“No Longer at this Abode” — Relocation and Taxation in the Middle East and Asia

taxationRelocation may have been a dream decades ago, but not anymore. Today’s international economy has made it a very real possibility for many people. The Asian economy is becoming stronger, while tax benefits in the Middle East make countries such as the UAE very attractive destinations for expats, whether to work or just to retire.

Of course, managing your money when you have relocated isn’t easy. Banks like HSBC can make your relocation much easier. As well as offering accounts and other products specially designed for expats, they can also provide financial planning, investment advice, and guidance on tax matters.

If you’re thinking of relocating to the Middle East or Asia, here are some things to consider before turning to your bank.

(Dis)Pleased to meet you?

The Middle East and Asia present a somewhat mixed bag for expats, especially if you’re moving there to work.

One thing a Western expat can be sure of when they relocate to any of the Gulf Cooperation Council (GCC) countries is that they’re likely to earn more than their Arab or Asian peers. Companies in the GCC countries offer generous relocation packages for expats. Ninetimes out of ten they help them with housing costs and, in some cases, even supply a car too.

This is a major contrast to Asia, where expats are becoming ‘unwanted’. As companies slash costs to weather the financial crisis, many expats once on a high salary are now earning the same as nationals. If you have a background in risk management or compliance, however, you’re in luck, as the financial sector is seeking professionals in these areas — and will pay you good money for it.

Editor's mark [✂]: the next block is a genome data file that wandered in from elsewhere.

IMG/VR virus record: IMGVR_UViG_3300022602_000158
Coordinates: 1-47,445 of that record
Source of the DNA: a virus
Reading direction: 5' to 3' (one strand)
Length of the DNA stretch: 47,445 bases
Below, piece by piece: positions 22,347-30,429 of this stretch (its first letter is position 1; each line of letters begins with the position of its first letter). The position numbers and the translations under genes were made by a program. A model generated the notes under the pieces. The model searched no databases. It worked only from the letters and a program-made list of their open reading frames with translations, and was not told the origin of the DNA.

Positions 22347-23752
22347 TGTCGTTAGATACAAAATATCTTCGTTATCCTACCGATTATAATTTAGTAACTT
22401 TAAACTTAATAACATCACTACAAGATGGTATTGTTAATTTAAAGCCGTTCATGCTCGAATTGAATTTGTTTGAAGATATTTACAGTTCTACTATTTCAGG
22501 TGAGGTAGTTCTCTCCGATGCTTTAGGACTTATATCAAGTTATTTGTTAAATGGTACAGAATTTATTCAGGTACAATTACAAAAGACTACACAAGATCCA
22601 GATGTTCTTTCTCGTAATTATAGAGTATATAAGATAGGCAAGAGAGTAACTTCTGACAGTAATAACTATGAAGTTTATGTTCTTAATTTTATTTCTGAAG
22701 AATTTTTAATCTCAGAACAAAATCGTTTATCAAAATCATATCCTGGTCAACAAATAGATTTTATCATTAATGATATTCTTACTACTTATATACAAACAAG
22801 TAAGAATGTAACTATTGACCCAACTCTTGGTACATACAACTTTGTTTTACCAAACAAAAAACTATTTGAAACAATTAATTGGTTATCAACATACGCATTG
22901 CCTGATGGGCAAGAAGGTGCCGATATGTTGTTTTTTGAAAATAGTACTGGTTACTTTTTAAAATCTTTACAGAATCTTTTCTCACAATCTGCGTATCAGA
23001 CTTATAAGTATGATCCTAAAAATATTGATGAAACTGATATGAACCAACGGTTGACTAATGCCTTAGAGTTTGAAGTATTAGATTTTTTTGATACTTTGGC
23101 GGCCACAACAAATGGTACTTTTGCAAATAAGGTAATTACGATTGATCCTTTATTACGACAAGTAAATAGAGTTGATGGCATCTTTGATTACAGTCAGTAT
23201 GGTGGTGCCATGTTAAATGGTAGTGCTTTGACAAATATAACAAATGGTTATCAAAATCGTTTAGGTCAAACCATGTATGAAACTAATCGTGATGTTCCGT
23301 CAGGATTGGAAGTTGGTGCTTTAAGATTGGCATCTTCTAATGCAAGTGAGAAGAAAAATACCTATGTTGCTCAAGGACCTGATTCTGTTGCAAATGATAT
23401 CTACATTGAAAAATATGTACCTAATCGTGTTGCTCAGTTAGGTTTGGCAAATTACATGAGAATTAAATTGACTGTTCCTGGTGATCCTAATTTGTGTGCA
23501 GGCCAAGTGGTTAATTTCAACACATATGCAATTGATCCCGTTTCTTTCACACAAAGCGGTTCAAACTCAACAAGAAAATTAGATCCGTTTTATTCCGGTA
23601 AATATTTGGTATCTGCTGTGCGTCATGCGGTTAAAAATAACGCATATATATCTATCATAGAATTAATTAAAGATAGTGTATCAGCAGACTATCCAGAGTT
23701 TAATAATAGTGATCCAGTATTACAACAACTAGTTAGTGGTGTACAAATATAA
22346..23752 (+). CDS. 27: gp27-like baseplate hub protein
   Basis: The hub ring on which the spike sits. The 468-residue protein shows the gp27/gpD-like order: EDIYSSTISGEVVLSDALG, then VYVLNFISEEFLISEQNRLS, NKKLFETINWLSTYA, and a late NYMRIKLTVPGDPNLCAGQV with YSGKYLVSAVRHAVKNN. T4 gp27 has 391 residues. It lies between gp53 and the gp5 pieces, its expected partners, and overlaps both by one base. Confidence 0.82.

Taxing Matters

Move to the UAE and you can earn a tax-free income. This is not true of just the UAE, but of Qatar too, and in Saudi Arabia only self-employed expats pay personal income tax. Qatar is particularly tempting for expats, since there are no estate or gift taxes either.

The “catch” is that you must be resident in these states for tax purposes. If not, you’ll still be liable for income tax payable to your home country, but you can apply for exemption from this. Having a home in one of these countries will help your application.

In tax matters, Asia is the one thatpresents a mixed bag this time. Whereas the Middle East is more consistent in taxation on expats, taxes in some parts of Asia are much higher than in others. To the delight of US expats in Hong Kong, the maximum rate of tax on individual personal income is 20%, while in Singapore it is 17%. Taxation in Japan, on the other hand, is high.

Just like in the Middle East, the question of residence and citizenship can save you money. Just as many expats relocate to Middle Eastern countries and apply for residence for tax purposes, many US citizens have realized they can save serious amounts of money by giving up their US citizenship.

Finding a good job when you relocate is important, and keeping your tax affairs in order is no less so. Whereas the Middle East is more receptive to expats, offering expats irresistible relocation packages which, combined with a favorable taxation system, make it easier to manage your personal finances, Asia has begun to keep its distance from them slightly. However, depending where you relocate to in Asia, the best part of the fruits of your labors can still be yours to enjoy.

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